• Plant selection:
    • Purchase pest and pathogen-free stock from reputable sources.
    • When purchasing plants from a nursery, inspect for signs and symptoms of disease. Avoid purchasing plants that look defoliated, discolored or wilted.
  • Nurseries:
    • Quarantine incoming plants and inspect for signs and symptoms of disease. Remove and dispose of, or return, all infected plants to the original source.
  • Proper site selection:
    • Arborvitae, along with most conifers, prefers full sun. Avoid planting trees in low lying or shady areas.
  • Proper planting practices:
    • Proper plant spacing will minimize moisture retention on the plant surface and will decrease the likelihood of disease development. When planting new trees in the landscape, space them to allow for optimum air circulation and sunlight penetration into the tree’s interior. Plan for the mature size of the tree(s) when spacing plants, or plan to remove trees as they begin to intermingle lower branches.
    • Use proper transplanting techniques to prevent damage to roots.
  • Proper irrigation practices:
    • If possible, do not water newly planted trees with sprinklers or overhead irrigation, which will keep foliage wet for long periods. Drip irrigation or hand watering is preferable.
    • Irrigate during morning hours so that plants will have a sufficient amount of time to dry.
  • Prevent and minimize stress to plants:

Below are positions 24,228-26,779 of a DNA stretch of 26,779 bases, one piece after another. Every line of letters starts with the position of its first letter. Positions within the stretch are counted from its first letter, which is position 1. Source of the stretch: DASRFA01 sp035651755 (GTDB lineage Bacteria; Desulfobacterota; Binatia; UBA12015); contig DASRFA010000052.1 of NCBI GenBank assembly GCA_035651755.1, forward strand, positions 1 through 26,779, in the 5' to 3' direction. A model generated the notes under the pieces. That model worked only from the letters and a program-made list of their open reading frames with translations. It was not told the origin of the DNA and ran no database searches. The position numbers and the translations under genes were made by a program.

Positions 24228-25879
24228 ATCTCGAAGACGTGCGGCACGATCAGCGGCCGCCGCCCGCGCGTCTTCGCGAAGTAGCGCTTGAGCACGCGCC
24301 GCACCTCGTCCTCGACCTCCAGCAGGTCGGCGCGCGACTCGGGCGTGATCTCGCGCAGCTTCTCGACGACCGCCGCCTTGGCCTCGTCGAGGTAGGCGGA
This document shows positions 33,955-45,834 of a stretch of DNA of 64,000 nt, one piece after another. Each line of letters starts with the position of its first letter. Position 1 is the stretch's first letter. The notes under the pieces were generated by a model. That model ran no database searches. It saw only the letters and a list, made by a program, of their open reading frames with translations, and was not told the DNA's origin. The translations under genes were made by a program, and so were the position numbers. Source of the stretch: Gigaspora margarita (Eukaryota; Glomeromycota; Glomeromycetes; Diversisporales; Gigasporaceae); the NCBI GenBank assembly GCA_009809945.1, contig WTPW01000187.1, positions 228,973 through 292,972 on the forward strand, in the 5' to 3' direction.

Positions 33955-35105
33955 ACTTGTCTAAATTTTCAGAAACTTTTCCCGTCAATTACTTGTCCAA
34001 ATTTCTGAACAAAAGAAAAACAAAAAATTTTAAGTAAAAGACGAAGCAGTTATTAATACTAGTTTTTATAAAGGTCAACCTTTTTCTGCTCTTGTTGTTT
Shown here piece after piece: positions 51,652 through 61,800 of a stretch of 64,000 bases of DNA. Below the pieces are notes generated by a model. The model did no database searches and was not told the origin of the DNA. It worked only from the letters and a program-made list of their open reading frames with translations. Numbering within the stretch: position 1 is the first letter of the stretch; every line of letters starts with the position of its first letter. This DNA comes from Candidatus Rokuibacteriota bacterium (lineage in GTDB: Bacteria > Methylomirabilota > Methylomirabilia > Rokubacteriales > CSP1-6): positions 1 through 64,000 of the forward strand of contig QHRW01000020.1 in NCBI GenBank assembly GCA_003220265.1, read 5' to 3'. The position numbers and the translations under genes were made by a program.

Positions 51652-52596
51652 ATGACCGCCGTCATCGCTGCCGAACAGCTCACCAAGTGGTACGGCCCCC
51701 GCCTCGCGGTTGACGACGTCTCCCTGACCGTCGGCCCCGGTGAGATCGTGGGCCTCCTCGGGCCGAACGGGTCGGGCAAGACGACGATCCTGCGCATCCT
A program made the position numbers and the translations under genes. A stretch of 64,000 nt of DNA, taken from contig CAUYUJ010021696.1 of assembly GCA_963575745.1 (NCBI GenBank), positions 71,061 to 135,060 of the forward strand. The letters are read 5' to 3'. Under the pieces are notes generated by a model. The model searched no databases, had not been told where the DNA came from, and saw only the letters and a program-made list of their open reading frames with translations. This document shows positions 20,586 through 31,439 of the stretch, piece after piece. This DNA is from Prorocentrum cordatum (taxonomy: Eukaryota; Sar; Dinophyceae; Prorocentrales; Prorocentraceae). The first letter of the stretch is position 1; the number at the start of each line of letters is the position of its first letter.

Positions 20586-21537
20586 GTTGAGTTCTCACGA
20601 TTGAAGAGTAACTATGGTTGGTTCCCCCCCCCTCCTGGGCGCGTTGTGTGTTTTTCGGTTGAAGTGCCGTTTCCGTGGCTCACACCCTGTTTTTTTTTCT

• Conduct regular soil and plant tissue analysis tests to determine if plants require supplemental nutrients. Otherwise, do not fertilize woody plants.
    • Water trees and shrubs during periods of drought.


  • Inspect trees for dead foliage and/or branches in spring and summer.
  • Use a hand lens to observe small, black fruiting bodies and spore tendrils on the surface of diseased tissue.

Cultural control practices:

  • Avoid pruning, shearing, and/or other operations that would facilitate spore dispersal and infection during wet periods.
  • If disease has been observed, remove infected limbs using proper pruning techniques:
    • When removing branches, make a smooth cut at the base of the limb, as near to the trunk as possible, without damaging the branch collar. Jagged and rough cuts promote infection.
    • Prune plants during dry weather.
    • Disinfect tools in between cuts.
    • Pruned branches should be discarded or burned.
  • For high value trees, dislodge and destroy fallen needles that collect in branch crotches and on the ground. These needles may harbor large amounts of pathogen inoculum.
  • Once the pathogen has become well established in/on the host, the specimen may need to be removed from the landscape.

Chemical control:

  • Fungicides are not effective for control of Pestalotiopsis tip blight.